Internal Emails Shed Light on Big Tech’s Abusive Business Practices

This combination of 2019-2020 photos shows Amazon CEO Jeff Bezos, Apple CEO Tim Cook, Google CEO Sundar Pichai and Facebook CEO Mark Zuckerberg. On Wednesday, July 29, 2020, the four Big Tech leaders will answer for their companies’ practices before Congress at a hearing by the House Judiciary subcommittee on …
AP Photo/Pablo Martinez Monsivais, Evan Vucci, Jeff Chiu, Jens Meyer

A recent report from NBC outlines what a huge number of emails from tech giants Amazon, Apple, Facebook, and Google could mean for possible antitrust cases against the companies.

NBC New York writes in an article titled “What a Trove of Emails From Facebook, Amazon, Apple and Google Could Mean for Potential Antitrust Cases,” that following the recent testimony of the CEO’s of Amazon, Apple, Facebook, and Google, internal emails obtained by Congress as part of an antitrust probe into the firms provide even further insight into the operations of the tech giants.

A curated selection of 1.3 million internal documents released by the House Judiciary Committee’s antitrust panel are part of a year-long investigation into the tech firms and include emails and chat logs between executives at the firms.

The documents reportedly show the companies strategizing ahead of major company decisions, such as Facebook’s $1 billion acquisition of Instagram or Amazon’s decision to undercut the price of diapers to compete with

Alicia Batts, a partner in the antitrust and competition practice at Squire Patton Boggs, commented that its not uncommon for these sort of documents to surface in a merger investigation. “It’s an indication to look deeper but not necessarily an indication you won’t be able to close [the deal],” she said in an interview with CNBC. “When you have both documents that show a company is planning to harm competition and the economic data or the economic model support that it’s possible, that’s when the documents are given the most weight.”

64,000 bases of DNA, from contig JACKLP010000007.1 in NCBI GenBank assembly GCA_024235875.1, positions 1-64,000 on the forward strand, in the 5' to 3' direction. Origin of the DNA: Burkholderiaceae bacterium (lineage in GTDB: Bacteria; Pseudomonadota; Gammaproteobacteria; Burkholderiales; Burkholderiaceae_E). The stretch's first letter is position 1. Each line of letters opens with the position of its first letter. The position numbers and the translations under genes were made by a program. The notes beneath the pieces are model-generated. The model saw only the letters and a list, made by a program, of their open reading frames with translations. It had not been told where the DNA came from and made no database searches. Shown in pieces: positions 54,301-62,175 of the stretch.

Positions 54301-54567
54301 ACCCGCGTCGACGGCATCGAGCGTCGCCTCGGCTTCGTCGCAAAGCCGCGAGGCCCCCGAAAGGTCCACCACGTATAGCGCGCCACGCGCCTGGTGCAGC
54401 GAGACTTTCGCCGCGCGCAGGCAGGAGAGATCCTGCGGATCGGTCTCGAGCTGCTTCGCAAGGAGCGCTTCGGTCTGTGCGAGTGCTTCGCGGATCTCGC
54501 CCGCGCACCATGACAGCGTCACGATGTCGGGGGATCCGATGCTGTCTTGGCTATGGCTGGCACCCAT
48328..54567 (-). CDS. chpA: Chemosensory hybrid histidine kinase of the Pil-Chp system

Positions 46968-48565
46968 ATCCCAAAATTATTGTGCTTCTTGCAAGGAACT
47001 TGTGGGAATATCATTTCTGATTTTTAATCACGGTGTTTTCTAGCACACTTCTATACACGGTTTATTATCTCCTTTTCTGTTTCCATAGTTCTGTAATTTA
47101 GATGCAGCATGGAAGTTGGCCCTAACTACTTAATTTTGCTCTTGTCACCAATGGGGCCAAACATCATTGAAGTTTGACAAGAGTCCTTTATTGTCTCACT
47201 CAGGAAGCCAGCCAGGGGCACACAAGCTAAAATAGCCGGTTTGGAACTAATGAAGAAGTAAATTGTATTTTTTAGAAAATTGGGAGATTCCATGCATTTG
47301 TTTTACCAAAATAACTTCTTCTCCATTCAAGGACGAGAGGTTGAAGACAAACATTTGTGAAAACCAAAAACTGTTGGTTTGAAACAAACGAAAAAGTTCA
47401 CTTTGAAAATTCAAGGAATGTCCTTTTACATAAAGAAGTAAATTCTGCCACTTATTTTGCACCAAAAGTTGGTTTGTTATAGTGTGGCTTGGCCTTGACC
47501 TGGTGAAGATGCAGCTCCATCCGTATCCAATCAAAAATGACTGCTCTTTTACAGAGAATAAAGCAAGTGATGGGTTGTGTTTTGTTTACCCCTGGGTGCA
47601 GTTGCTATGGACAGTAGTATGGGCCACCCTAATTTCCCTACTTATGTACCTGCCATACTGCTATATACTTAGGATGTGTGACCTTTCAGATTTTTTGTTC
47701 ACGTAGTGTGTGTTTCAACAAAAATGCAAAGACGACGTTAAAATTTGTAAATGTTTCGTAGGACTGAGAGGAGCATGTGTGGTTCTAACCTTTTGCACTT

NBC outlined some of the most interesting revelations from the documents relating to each of the companies, several of which can be found below:


 Instagram co-founder Kevin Systrom feared Zuckerberg entering “destroy mode” if he didn’t sell: As Zuckerberg began to court Instagram for a potential deal, Systrom messaged one of his investors, Benchmark Partner Matt Cohler, in February 2012 for advice on how to politely rebuff an offer. Systrom seemed adamant in wanting to stay independent to see how far he could take Instagram on his own. But he wanted Cohler’s advice on whether Zuckerberg would “go into destroy mode” if he rejected an offer.

″[P]robably,” Cohler responded, ”(and probably if we just don’t engage at all).”



– Amazon undercut’s prices before buying it:A top executive, then-vice president of worldwide corporate development Douglas Booms, identified as Amazon’s ”#1 short term competitor” in a 2009 email. “As I’ve mentioned to each of you, I think, we need to match pricing on these guys no matter what the cost,” Booms wrote.



Apple argued to Congress that it “treats every developer the same,” and that “the rules apply to everyone.” But its internal messages show otherwise. As previously reported by Breitbart News, Apple offered a sweetheart deal to Amazon to get its Amazon Prime Video app on Apple Devices. The proposed deal included Apple charging a far lower percentage to Amazon than to typical app developers.




– Executives saw a potential deal with YouTube as a way to prevent Yahoo from buying it: As Google executives pondered whether to buy YouTube, one key consideration appeared to be thwarting Yahoo from snatching up the video service.

Huber, the SVP of geo and commerce at the time, wrote in a 2005 email, “I think we should talk to them, if nothing else to make it more expensive for Yahoo. They’ll also eventually need a monetization/ads model, so we should use ours instead of anything from Yahoo (if they don’t go acquisition soon, and we maintain reasonable relations with them).”


Read more at NBC New York here.

Lucas Nolan is a reporter for Breitbart News covering issues of free speech and online censorship. Follow him on Twitter @LucasNolan or contact via secure email at the address


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